The authors concerns regarding the delays in the Khwaja trial were misplaced. He was convicted and sentenced in 2009, within a year of the trial commencing. His sentence was actually increased to life in prison at appeal. Subsequent events have undermined the premise that Canada's courts are ill equipped to deal with such crimes. In 2013 both Chiheb Esseghaier and Raed Jaser were charged and have now been convicted given their attempt to derail a passenger train. In Toronto, Jahanzeb Malik (a Permanent Resident of Canada) was detained this year and will be deported back to Pakistan under the Immigration and Refugee Protection Act because there are "reasonable grounds" to believe that he planned to commit terrorist activities here. That's a standard far lower than the criminal standard of beyond a reasonable doubt and lower even than the civil standard of balance of probabilities. No criminal charges and no trial. There is no appeal, merely judicial review. His lawyer is jumping up and down demanding a trial for obvious reasons. As a result, any insinuation that Canada's fights with one hand behind its back against terrorists is specious.
It is disquieting as to the views among Muslims regarding terrorism. The reality in 2015 however, is that support for extremism is low in Muslim countries and concern is high.
It's also disquieting that Canada's Sikh community continues to honour Talwinder Singh Parmar, the suspected mastermind behind the Air India bombing. I am in complete agreement with the authors regarding the pandering by politicians to any group that supports extremism, whether here or abroad. But as I've said, a lot has changed in the last 7 years. Both of those extremist groups are silent now.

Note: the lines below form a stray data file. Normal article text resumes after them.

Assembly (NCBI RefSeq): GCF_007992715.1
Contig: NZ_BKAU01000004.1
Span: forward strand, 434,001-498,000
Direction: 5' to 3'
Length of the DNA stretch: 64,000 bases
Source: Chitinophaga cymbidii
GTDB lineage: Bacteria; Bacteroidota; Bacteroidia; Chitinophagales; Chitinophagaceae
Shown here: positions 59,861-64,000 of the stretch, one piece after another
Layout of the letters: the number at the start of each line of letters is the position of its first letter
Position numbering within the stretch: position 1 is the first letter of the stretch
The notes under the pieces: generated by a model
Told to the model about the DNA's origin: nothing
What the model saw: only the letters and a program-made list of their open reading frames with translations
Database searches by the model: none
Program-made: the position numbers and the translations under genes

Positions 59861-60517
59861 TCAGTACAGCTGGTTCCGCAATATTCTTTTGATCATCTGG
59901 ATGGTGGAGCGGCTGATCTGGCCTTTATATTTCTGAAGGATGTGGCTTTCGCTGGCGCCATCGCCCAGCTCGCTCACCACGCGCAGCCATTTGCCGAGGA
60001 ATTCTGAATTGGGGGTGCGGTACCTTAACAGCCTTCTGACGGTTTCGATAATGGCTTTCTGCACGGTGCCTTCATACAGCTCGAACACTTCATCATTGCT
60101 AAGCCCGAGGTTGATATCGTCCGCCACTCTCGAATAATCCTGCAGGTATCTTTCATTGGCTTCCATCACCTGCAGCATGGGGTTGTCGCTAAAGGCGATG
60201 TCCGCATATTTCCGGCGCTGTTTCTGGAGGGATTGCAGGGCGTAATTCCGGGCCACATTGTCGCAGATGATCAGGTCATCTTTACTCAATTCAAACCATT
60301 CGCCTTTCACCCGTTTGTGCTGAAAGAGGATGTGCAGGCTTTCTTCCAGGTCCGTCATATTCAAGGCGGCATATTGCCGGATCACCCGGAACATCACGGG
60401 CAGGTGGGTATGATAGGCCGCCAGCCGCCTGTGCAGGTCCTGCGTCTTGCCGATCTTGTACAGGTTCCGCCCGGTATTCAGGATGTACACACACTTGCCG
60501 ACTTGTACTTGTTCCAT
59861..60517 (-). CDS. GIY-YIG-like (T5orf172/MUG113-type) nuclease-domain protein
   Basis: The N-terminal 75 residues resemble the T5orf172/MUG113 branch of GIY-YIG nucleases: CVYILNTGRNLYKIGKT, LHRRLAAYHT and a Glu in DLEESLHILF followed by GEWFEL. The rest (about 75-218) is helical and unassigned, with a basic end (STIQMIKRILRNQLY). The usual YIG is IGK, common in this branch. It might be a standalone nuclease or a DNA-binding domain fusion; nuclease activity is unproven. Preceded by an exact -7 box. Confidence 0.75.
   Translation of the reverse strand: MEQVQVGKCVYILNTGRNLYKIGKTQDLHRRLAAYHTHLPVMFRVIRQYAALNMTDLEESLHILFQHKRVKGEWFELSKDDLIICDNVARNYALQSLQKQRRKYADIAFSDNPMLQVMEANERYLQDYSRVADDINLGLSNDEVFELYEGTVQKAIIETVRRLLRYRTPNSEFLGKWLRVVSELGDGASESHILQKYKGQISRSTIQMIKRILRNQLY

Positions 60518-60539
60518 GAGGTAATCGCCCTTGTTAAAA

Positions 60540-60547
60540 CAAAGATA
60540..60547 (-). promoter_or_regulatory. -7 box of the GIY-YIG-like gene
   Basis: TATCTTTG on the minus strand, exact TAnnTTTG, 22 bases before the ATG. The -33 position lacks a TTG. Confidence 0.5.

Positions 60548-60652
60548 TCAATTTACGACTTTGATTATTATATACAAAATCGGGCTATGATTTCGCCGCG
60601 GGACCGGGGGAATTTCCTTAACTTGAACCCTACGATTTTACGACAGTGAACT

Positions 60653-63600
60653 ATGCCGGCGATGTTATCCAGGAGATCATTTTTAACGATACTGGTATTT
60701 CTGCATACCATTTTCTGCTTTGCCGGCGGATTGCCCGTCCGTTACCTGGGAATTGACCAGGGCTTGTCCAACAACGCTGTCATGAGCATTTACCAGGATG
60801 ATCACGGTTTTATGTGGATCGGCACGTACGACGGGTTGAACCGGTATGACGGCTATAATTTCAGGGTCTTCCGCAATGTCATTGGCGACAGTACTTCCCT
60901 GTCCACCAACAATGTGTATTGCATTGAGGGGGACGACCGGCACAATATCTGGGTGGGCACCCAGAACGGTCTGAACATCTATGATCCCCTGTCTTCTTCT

The Islamist terror threat in Canada claimed two innocent lives last year. Both perpetrators were killed. The last three terrorist attacks and attempts in Canada involved converts to Islam. No change in immigration policy will prevent (self) radicalization within Canada and will not allow us to off-load them (born in Canada or citizens of this country) elsewhere. I've discussed this social contagion in the past, comparing it to a honey bee contagion, foul brood disease.
Prevention is not possible in an open and free society, a hope for a cure is pollyanna-ish thinking, and we need to concentrate our resources on reduction and mitigation, combined with isolation/incarceration or removal where possible. It's important to know that our law enforcement has, other than the "stray dogs" disrupted the designs of all terrorists in Canada and all of them have been brought to justice.
That's why it's important to keep things in perspective.
Keep calm and carry on.
The authors desire for more tools and powers for enforcement agencies has been answered by the present government with the announcement and imminent passage of Bill C-51. The bill likely has the support of the populace; and reflects the concerns of the public in the United States.
“Those who would give up Essential Liberty, to purchase a little Temporary safety, deserve neither Liberty nor Safety"
Why is the government exaggerating this threat and minimizing our (more than) adequate laws and powers to combat it?
To justify the expansion of its intrusive powers, and that is something that Canadians should view with caution.